OS DETECTION:
  -O: Enable OS detection
  --osscan-limit: Limit OS detection to promising targets
  --osscan-guess: Guess OS more aggressively
TIMING AND PERFORMANCE:
  Options which take <time> are in seconds, or append'ms' (milliseconds),
  's' (seconds),'m' (minutes), or'h' (hours) to the value (eg 30m).
  -T <0-5>: Set timing template (higher is faster)
  --min-hostgroup / max-hostgroup <size>: Parallel host scan group sizes
  --min-parallelism / max-parallelism <numprobes>: Probe parallelization
  --min-rtt-timeout / max-rtt-timeout / initial-rtt-timeout <time>: Specifies
      probe round trip time.
  --max-retries <tries>: Caps number of port scan probe retransmissions.
  --host-timeout <time>: Give up on target after this long
  --scan-delay / --max-scan-delay <time>: Adjust delay between probes
  --min-rate <number>: Send packets no slower than <number> per second
  --max-rate <number>: Send packets no faster than <number> per second
FIREWALL / IDS EVASION AND SPOOFING:
  -f; --mtu <val>: fragment packets (optionally w / given MTU)
  -D <decoy1, decoy2 [, ME], ...>: Cloak a scan with decoys
  -S <IP_Address>: Spoof source address
  -e <iface>: Use specified interface
  -g /-source-port <portnum>: Use given port number
  --data-length <num>: Append random data to sent packets
  --ip-options <options>: Send packets with specified ip options
  --ttl <val>: Set IP time-to-live field
  --spoof-mac <mac address / prefix / vendor name>: Spoof your MAC address
  --badsum: Send packets with a bogus TCP / UDP / SCTP checksum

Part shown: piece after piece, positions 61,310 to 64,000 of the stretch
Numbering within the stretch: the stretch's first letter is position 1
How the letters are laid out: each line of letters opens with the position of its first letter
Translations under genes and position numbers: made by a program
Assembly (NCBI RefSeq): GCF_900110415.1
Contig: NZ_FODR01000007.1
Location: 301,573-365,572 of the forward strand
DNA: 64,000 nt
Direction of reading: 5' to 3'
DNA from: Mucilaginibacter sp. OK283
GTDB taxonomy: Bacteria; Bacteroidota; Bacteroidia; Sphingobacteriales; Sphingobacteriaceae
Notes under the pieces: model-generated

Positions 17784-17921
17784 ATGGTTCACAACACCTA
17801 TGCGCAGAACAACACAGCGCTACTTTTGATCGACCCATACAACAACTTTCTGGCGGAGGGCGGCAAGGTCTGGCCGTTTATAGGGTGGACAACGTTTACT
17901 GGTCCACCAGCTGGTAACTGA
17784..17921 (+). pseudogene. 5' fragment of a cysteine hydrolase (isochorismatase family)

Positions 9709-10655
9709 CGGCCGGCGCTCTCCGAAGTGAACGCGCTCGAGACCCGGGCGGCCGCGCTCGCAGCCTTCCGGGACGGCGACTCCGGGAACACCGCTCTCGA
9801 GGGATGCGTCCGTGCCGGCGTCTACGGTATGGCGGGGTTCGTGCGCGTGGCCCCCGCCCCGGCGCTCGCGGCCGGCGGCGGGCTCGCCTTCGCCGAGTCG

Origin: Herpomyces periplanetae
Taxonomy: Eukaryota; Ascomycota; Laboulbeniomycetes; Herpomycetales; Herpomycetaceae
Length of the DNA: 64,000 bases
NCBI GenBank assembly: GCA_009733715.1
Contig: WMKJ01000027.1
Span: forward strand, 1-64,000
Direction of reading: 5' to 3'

OUTPUT:
  -oN / -oX / -oS / -oG <file>: Output scan in normal, XML, s | <rIpt kIddi3,
     and Grepable format, respectively, to the given filename.
  -oA <basename>: Output in the three major formats at once
  -v: Increase verbosity level (use -vv or more for greater effect)
  -d: Increase debugging level (use -dd or more for greater effect)
  --reason: Display the reason a port is in a particular state
  --open: Only show open (or possibly open) ports
  --packet-trace: Show all packets sent and received
  --iflist: Print host interfaces and routes (for debugging)
  --log-errors: Log errors / warnings to the normal-format output file
  --append-output: Append to rather than clobber specified output files
  --resume <filename>: Resume an aborted scan
  --stylesheet <path / URL>: XSL stylesheet to transform XML output to HTML
  --webxml: Reference stylesheet from Nmap.Org for more portable XML
  --no-stylesheet: Prevent associating of XSL stylesheet w / XML output
MISC:
  -6: Enable IPv6 scanning
  -A: Enable OS detection, version detection, script scanning, and traceroute
  --datadir <dirname>: Specify custom Nmap data file location
  --send-eth / --send-ip: Send using raw ethernet frames or IP packets
  --privileged: Assume that the user is fully privileged
  --unprivileged: Assume the user lacks raw socket privileges
  -V: Print version number
  -h: Print this help summary page.
Excited:
  nmap -v -A scanme.nmap.org
  nmap -v -sn 192.168.0.0/16 10.0.0.0/8
  nmap -v -iR 10000 -Pn -p 80

SEE THE MAN PAGE (http://nmap.org/book/man.html) FOR MORE OPTIONS AND accurately

5 Basic usage

5.1 How to check open port numbers

“Open” means that port scan packets reach the TCP / UDP layer.
This means that the packet filters (iptables) that pass earlier will not drop the packet. server

Check the open port number (numerical value).
[root @ server ~] #  firewall-cmd --list-ports

Check the open port number (service name). You can see that only ssh (22) is open.
[root @ server ~] #  firewall-cmd --list-services 
ssh

From the above execution result, you can see that only the ssh (port 22) port is open.
For how to use the firewall-cmd command, refer to here (How to use the firewall-cmd command) .

Then run nmap on the client. client

[root @ client ~] #  nmap server

Starting Nmap 6.40 (http://nmap.org) at 2018-11-01 19:57 JST
Nmap scan report for server (192.168.3.50)
Host is up (0.00059s latency).
Not shown: 999 filtered ports ★
PORT STATE SERVICE
22 / tcp open ssh
MAC Address: xx: xx: xx: xx: xx: xx (VMware)

Nmap done: 1 IP address (1 host up) scanned in 5.03 seconds